India’s fiscal position to stay weaker than peers: Moody’s

New Delhi, Feb 23 (IANS) Ahead of India’s budget for the next fiscal, Moody’s Investors Service on Tuesday said the country’s fiscal position will remain weaker than other emerging economies in the near term even if fiscal consolidation continued on course.

“Even if the budgetary consolidation continues, India’s fiscal metrics will remain weaker than rating peers in the near term, because of the relatively high level of India’s state and central government deficits and debt,” Moody’s said in a report.

“The importance of the upcoming budget lies in its message on the government’s fiscal consolidation plans,” the American agency said.

“But at around 63.8 percent of GDP, India’s government debt ratio remains high compared to the median of 49.5 percent for Baa3-rated peers. Without continued fiscal consolidation, India’s government finances will continue to compare poorly to peers,” it added.

The fiscal deficit for 2014-15 touched 4.1 percent of the gross domestic product, while the government has targeted at containing it at 3.9 percent and 3.5 percent of GDP for this fiscal and the next, respectively.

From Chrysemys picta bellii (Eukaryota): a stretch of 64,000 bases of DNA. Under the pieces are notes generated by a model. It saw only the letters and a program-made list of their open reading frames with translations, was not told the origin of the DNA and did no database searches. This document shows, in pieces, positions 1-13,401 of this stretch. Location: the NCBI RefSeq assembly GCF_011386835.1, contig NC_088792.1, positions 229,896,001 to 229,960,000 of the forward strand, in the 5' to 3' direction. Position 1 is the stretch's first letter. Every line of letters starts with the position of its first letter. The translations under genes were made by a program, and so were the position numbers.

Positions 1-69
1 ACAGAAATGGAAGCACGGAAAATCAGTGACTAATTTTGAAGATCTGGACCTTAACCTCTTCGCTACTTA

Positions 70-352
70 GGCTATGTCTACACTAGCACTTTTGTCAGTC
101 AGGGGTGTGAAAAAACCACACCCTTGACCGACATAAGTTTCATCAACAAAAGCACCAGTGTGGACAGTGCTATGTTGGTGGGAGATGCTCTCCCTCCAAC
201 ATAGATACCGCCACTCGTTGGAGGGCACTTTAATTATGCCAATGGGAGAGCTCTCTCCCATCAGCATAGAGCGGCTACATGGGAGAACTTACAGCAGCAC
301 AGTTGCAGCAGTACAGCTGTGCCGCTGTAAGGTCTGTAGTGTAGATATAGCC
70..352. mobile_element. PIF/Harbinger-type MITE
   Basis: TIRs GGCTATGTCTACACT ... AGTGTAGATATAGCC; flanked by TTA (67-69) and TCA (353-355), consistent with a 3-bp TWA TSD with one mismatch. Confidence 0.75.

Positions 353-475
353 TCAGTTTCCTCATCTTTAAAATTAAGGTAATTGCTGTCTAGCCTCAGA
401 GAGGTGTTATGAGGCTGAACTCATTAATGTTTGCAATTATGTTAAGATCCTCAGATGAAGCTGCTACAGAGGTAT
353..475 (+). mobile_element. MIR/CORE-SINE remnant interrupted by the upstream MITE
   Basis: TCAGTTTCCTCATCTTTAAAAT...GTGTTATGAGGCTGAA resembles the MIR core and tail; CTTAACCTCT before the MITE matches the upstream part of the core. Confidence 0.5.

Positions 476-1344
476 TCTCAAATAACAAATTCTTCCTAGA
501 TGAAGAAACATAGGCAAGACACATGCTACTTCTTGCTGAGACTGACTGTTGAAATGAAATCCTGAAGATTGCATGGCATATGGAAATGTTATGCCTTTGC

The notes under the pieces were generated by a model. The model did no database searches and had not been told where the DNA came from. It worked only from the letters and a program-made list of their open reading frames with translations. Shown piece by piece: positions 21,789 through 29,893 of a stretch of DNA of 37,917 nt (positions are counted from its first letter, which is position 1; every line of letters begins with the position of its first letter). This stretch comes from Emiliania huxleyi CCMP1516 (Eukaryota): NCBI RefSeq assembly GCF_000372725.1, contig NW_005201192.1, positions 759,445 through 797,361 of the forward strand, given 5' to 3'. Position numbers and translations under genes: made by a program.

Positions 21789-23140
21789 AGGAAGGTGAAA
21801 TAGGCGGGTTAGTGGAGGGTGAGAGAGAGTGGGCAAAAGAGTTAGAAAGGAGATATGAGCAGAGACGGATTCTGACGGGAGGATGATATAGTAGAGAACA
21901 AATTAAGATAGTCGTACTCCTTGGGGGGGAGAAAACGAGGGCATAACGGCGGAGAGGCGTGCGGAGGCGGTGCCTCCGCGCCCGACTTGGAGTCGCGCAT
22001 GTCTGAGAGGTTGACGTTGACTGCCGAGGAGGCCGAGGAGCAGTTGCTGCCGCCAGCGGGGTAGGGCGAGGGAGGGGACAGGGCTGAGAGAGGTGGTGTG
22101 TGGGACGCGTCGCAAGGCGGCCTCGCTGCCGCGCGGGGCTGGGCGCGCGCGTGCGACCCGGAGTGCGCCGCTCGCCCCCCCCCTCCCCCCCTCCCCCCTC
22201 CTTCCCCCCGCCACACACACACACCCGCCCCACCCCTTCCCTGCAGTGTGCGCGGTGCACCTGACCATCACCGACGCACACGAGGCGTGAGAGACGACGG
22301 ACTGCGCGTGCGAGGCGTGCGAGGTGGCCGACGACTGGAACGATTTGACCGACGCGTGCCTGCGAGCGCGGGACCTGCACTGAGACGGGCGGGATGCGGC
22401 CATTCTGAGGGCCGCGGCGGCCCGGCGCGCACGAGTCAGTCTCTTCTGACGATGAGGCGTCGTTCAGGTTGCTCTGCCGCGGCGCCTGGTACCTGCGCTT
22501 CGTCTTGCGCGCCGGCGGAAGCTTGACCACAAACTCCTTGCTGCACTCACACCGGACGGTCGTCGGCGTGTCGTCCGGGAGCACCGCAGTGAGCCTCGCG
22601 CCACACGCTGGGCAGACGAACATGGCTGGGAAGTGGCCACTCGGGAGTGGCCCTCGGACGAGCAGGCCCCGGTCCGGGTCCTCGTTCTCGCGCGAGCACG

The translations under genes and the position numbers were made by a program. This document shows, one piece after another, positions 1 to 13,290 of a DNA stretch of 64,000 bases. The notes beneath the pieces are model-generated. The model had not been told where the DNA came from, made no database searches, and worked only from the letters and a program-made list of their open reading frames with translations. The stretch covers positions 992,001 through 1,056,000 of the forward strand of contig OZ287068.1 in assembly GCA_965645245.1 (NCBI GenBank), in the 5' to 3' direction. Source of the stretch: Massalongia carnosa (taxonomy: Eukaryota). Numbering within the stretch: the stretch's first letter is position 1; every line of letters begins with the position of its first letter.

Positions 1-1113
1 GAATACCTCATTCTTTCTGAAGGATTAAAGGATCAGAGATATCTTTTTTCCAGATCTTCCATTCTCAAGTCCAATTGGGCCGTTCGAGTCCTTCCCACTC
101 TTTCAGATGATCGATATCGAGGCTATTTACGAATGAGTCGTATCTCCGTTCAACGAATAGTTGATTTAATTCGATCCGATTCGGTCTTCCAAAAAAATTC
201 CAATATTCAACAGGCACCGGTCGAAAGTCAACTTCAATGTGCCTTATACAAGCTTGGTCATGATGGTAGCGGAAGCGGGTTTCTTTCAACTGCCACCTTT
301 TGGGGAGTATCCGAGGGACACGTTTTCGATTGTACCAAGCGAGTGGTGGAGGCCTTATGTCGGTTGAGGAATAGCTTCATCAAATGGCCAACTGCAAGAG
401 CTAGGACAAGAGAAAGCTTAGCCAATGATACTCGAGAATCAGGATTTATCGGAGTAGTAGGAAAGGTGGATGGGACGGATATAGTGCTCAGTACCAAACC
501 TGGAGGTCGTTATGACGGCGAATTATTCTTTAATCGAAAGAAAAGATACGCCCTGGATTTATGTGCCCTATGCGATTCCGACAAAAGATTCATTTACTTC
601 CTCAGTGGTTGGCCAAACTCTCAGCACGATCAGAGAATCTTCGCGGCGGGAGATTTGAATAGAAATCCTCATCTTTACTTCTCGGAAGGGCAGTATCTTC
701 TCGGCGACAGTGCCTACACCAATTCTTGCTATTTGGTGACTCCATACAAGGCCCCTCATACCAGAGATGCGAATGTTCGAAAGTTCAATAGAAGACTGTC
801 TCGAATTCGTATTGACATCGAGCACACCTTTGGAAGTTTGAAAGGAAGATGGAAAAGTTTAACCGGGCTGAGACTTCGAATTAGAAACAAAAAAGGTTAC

“The budget will reveal whether and how the government intends to maintain the trend of modest fiscal deficit reduction of the past few years,” the report said.

Moody’s said the fiscal weakness was partly from structural factors. Lower per-capita incomes of around $1,700 limit the government’s tax base and raise pressure for subsidies and development spending.

“Moreover, interest payments absorb almost a fifth of Indian government revenues, a consequence of high debt, which we estimate at 63.8 percent of GDP in fiscal 2016, down from 83.1 percent in fiscal 2005. This restricts the government’s fiscal flexibility,” it said.

Noting that the current growth environment complicates fiscal consolidation, Moody’s said India’s impressive growth rate that outperformed similarly rated sovereigns, was accompanied last year by subdued rural demand owing to poor monsoons, and weak corporate profitability with pricing power staying low.

“For instance, despite a robust GDP growth above 7 percent in 2015, rural demand and corporate profitability remained subdued, weighing on tax revenues,” it said, adding that government tax revenue growth has cooled.

On the basis of trends in revenues and expenditures over the last five years, Moody’s said India’s fiscal consolidation process remains vulnerable to economic shocks, such as a fall in corporate profits or consumption growth, or an increase in subsidy costs.

“Therefore, fiscal improvements are likely to be limited in the near term. Whether they occur over the medium term will depend on the successful implementation of policy measures that expand the revenue base and/or curtail expenditure commitments,” Moody’s said.

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